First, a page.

On March 4, 2013 Jasmine Smith wrote, …how detailed is TOO detailed? I mean, I know there are some events that are just not included in stories. Like getting your lip stuck in your braces. Would you tell about that happening to your character? Or does it just not matter?
Along the same lines in the latest post, Bug wrote, When I write, I try to write in as many details as I can. This produces one of three things: a) too much detail; b) not enough detail; c) just right, but this doesn’t happen much. Then again, I’ve had people tell me there is no such thing as too much detail. What do you guys think about this? How do I avoid a) and b)?
And Michelle Dyck replied, Try to have your characters interact with many of the details, in order to mix the descriptions with action. (For example, one character may run her hand along the ugly, floral wallpaper, another may walk across the fuzzy carpet, and a third may sneeze at the dust on the furniture.) I guess balancing the right amount of detail, though, comes with practice. You have to decide what is necessary to draw the reader into the setting and what can be cut out without making the story suffer. You’d be surprised, however, how few details are necessary to paint a picture in the reader’s mind. They can fill in a lot. On the other hand, you don’t want too few details, otherwise the readers might feel they’re floating in a featureless grey cloud.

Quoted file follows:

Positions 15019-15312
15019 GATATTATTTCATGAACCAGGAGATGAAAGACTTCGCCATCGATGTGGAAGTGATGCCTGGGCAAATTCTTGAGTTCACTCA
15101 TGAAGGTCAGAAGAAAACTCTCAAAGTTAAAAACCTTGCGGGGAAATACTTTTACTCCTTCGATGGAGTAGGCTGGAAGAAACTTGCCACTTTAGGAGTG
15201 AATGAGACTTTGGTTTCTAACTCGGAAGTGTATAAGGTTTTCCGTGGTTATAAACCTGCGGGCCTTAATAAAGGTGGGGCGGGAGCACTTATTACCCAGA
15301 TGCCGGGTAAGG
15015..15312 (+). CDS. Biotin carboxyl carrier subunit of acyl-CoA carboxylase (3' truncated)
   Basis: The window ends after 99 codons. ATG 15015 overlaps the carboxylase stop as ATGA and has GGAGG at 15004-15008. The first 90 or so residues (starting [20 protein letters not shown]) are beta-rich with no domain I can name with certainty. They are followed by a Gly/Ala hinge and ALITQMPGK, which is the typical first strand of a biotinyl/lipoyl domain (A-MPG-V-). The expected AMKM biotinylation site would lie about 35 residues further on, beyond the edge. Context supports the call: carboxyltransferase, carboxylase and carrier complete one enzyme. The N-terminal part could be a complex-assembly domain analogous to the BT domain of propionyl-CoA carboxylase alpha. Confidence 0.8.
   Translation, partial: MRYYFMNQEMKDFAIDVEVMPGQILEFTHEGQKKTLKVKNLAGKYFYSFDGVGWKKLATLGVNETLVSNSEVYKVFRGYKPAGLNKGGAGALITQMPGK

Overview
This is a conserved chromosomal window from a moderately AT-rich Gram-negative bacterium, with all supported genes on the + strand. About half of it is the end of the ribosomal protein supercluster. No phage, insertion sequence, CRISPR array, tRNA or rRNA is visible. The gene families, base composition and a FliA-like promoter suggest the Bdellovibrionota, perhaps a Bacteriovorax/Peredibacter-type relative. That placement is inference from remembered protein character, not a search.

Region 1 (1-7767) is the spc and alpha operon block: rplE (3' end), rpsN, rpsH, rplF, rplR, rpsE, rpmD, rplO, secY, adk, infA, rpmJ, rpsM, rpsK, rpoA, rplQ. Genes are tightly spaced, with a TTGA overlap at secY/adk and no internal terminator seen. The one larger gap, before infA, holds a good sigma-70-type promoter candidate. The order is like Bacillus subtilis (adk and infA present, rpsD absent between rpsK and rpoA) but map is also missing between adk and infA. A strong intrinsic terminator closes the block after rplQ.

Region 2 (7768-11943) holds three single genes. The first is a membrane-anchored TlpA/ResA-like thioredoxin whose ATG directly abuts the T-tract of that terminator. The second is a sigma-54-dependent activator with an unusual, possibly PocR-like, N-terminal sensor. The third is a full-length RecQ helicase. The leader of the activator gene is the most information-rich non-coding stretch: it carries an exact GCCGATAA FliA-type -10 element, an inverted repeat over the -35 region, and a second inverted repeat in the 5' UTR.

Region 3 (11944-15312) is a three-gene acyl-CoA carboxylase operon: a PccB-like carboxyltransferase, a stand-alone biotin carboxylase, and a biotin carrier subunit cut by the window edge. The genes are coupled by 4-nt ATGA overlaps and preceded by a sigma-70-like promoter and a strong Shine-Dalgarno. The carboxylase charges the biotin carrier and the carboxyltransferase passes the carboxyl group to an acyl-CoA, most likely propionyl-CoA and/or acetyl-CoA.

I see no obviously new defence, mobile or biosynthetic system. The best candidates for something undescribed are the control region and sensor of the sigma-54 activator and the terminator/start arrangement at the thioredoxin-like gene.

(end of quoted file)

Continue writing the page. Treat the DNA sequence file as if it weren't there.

I agree completely with Michelle Dyck, and I love the idea of integrating detail and action. Action as it occurs in real life is loaded with detail. Right this minute, for example, I’m on the train to New York City, typing on my laptop, in a window seat on the sunny side of the train because they tend to crank the air conditioning up too high and I want the sun to mediate the cold. It’s early in the trip, so the seat next to me is empty. And so on. The conductor just strode past my seat. Oh, there he goes again. I could fill in with myriad other details: the scenery outside my window, the condition of the train, what I’m wearing. It will all get boring very quickly, because there’s no tension. The train isn’t about to derail, I hope. None of these travel details will get us anywhere (oops, pun!).
But in fiction, action and its attendant details are the building blocks of plot. Let’s take Jasmine Smith’s detail of our MC’s lip getting stuck in his braces. (British blog readers: Please post to say if this is also the British term for orthodontia wires on the teeth. If not, what do you say?) I think it’s a great detail! Suppose Martin is about to give a speech at his youth group, a speech he’s practiced for a month, a speech that’s meant to quiet unrest in his village. He’s so badly stuck on his teeth that he can’t speak, and his lips start bleeding uncontrollably. He has to go to the hospital. In his place, his friend Wanda leaps onto the stage to speak in his place, but she’s much less persuasive than he is. In fact, she offends her audience and riots break out.